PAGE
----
First, the Working Procedures of the WTO Appellate Body, created in 1996, provide for the practice: “A person who ceases to be a Member of the Appellate Body may, with the authorization of the Appellate Body and upon notification to the DSB, complete the disposition of any appeal to which that person was assigned while a Member.” This procedure is normal for judges with fixed terms, as reflected in the Rules of the International Court of Justice (Article 33), as well as those of the United States own International Trade Commission (Section 1330 of the U.S. Tariff Act).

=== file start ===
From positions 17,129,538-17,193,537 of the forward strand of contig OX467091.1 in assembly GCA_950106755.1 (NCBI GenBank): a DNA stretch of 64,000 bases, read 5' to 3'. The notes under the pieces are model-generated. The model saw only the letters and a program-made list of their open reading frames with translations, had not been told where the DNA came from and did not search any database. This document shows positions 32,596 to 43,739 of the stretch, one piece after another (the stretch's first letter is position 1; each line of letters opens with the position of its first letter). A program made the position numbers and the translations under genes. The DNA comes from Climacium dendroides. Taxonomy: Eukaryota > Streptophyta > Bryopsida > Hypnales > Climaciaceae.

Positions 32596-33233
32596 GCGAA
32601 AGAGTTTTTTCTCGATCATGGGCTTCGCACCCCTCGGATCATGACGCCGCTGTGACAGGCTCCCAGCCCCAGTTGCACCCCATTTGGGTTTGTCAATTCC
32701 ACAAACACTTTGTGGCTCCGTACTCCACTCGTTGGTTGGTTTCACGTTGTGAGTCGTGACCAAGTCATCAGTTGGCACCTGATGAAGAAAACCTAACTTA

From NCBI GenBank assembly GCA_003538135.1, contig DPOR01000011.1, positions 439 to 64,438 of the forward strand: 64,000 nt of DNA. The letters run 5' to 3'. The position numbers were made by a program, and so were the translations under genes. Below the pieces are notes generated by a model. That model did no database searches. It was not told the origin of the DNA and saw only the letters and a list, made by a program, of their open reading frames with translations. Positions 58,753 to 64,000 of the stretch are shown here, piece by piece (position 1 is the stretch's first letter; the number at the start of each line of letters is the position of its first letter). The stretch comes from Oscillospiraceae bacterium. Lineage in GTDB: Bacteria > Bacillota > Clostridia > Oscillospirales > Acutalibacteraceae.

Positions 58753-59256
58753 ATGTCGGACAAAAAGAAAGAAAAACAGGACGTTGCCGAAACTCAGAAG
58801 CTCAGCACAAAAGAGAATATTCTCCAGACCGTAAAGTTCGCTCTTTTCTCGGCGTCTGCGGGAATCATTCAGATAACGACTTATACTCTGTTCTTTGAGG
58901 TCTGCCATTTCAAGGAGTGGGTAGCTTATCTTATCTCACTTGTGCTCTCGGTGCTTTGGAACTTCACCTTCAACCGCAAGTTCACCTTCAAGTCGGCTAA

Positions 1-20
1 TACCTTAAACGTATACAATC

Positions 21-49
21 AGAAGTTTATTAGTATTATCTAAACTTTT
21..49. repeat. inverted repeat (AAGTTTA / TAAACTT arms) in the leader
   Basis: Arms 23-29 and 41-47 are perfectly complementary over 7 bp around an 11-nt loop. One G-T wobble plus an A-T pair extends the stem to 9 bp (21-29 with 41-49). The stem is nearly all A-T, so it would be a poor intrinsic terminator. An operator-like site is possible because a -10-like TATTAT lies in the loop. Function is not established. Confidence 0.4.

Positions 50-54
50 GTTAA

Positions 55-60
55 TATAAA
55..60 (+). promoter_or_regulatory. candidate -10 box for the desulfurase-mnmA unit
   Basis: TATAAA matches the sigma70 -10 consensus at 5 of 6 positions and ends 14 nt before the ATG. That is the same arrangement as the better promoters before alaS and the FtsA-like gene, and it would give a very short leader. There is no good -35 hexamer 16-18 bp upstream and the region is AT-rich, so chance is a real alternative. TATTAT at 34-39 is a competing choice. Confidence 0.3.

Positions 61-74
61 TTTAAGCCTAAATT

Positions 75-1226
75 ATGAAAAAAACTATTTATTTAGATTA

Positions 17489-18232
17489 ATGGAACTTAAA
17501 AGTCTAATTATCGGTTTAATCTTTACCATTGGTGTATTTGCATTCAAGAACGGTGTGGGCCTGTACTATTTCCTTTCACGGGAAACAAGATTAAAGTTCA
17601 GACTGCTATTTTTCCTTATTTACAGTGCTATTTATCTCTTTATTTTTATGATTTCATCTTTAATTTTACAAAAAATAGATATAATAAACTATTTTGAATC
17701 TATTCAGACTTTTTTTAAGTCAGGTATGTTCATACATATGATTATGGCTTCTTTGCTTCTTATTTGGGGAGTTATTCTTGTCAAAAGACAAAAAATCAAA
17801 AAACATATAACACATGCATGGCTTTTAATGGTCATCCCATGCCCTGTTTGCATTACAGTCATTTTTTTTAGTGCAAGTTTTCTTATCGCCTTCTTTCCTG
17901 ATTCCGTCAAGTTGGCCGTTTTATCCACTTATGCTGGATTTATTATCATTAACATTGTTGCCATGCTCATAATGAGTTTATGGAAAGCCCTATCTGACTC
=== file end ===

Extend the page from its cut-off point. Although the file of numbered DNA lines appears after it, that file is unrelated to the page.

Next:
Second, this is longstanding WTO practice, and occurs regularly in the years when there is AB turnover. In total, AB members have completed work on panels in fourteen cases after their terms expired. If normal timelines are kept, the extension is for a matter of days or weeks.
Third, there is a reason for the practice. The WTO Dispute Settlement Understanding provides that AB members shall complete appeals in 60 days “as a general rule,” and “in no case shall proceedings exceed 90 days.” The timelines are tight, much tighter than for other courts, and it was the U.S. that insisted on them. If an AB process has already started, there is simply no time for a new judge to step in.
In short, the AB practice is neither irregular, nor new, nor unfounded. It has been in operation for over twenty years, with no complaint from the US or other members.